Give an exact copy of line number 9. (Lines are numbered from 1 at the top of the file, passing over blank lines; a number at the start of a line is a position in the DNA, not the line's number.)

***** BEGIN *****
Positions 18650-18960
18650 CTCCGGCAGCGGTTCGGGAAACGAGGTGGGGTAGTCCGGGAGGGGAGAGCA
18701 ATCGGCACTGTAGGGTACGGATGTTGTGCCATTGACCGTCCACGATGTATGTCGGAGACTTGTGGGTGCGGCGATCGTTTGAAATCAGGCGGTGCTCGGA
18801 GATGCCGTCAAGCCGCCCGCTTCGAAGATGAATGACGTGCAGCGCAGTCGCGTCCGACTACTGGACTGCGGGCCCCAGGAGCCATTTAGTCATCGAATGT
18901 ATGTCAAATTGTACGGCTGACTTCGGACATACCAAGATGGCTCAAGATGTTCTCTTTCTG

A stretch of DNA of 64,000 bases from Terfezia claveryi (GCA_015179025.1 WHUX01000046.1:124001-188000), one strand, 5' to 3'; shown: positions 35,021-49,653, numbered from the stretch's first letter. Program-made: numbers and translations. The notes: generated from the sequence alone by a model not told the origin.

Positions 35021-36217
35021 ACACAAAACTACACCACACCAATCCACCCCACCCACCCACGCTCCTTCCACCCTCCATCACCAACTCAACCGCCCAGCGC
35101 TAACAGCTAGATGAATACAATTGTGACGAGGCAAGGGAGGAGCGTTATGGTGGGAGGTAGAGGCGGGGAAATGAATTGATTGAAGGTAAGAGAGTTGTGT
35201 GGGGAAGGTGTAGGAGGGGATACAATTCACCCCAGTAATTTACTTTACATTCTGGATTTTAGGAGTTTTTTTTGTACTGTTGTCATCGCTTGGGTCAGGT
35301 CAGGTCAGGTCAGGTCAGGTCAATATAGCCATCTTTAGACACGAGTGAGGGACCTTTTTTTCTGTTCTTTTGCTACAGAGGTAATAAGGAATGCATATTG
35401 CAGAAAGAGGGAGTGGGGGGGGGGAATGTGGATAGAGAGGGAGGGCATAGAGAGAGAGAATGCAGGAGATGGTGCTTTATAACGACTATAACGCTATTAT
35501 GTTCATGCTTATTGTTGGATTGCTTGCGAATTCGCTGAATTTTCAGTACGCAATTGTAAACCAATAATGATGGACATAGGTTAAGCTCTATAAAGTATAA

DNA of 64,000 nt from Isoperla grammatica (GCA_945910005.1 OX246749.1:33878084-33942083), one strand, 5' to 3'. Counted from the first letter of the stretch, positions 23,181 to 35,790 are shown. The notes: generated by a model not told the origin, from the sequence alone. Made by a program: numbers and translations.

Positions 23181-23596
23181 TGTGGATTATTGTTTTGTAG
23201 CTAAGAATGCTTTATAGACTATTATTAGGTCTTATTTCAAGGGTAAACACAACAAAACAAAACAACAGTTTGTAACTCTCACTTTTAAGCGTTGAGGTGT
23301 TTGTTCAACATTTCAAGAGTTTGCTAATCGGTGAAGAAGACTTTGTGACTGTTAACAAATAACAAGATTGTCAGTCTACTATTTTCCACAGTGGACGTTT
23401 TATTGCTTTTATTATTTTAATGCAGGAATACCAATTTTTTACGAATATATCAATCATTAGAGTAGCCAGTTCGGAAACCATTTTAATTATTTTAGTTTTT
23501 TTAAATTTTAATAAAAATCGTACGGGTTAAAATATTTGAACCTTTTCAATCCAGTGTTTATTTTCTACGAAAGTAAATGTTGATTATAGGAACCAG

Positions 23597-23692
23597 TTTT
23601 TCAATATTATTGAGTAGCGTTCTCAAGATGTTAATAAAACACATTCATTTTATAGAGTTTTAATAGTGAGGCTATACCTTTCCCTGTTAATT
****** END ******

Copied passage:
35101 TAACAGCTAGATGAATACAATTGTGACGAGGCAAGGGAGGAGCGTTATGGTGGGAGGTAGAGGCGGGGAAATGAATTGATTGAAGGTAAGAGAGTTGTGT